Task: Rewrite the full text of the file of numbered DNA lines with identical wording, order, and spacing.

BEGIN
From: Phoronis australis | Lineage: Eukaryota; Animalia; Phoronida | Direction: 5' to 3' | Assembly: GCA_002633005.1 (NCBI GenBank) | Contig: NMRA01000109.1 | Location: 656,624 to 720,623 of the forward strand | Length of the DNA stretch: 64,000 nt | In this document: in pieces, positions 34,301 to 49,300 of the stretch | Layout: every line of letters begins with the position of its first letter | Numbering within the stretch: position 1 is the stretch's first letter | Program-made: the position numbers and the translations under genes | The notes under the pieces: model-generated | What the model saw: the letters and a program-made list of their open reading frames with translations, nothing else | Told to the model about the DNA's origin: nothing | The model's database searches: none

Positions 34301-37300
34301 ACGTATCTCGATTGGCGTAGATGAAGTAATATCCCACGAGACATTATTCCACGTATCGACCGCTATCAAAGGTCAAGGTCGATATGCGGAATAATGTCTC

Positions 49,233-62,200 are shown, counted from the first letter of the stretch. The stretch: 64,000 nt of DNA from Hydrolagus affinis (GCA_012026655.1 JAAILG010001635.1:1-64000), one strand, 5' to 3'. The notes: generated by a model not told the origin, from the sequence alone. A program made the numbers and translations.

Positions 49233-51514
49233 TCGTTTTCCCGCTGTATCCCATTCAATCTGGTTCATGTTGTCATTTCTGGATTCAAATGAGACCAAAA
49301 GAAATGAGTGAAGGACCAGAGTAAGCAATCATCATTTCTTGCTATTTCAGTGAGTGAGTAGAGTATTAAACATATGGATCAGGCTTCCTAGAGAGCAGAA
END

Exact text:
From: Phoronis australis | Lineage: Eukaryota; Animalia; Phoronida | Direction: 5' to 3' | Assembly: GCA_002633005.1 (NCBI GenBank) | Contig: NMRA01000109.1 | Location: 656,624 to 720,623 of the forward strand | Length of the DNA stretch: 64,000 nt | In this document: in pieces, positions 34,301 to 49,300 of the stretch | Layout: every line of letters begins with the position of its first letter | Numbering within the stretch: position 1 is the stretch's first letter | Program-made: the position numbers and the translations under genes | The notes under the pieces: model-generated | What the model saw: the letters and a program-made list of their open reading frames with translations, nothing else | Told to the model about the DNA's origin: nothing | The model's database searches: none

Positions 34301-37300
34301 ACGTATCTCGATTGGCGTAGATGAAGTAATATCCCACGAGACATTATTCCACGTATCGACCGCTATCAAAGGTCAAGGTCGATATGCGGAATAATGTCTC

Positions 49,233-62,200 are shown, counted from the first letter of the stretch. The stretch: 64,000 nt of DNA from Hydrolagus affinis (GCA_012026655.1 JAAILG010001635.1:1-64000), one strand, 5' to 3'. The notes: generated by a model not told the origin, from the sequence alone. A program made the numbers and translations.

Positions 49233-51514
49233 TCGTTTTCCCGCTGTATCCCATTCAATCTGGTTCATGTTGTCATTTCTGGATTCAAATGAGACCAAAA
49301 GAAATGAGTGAAGGACCAGAGTAAGCAATCATCATTTCTTGCTATTTCAGTGAGTGAGTAGAGTATTAAACATATGGATCAGGCTTCCTAGAGAGCAGAA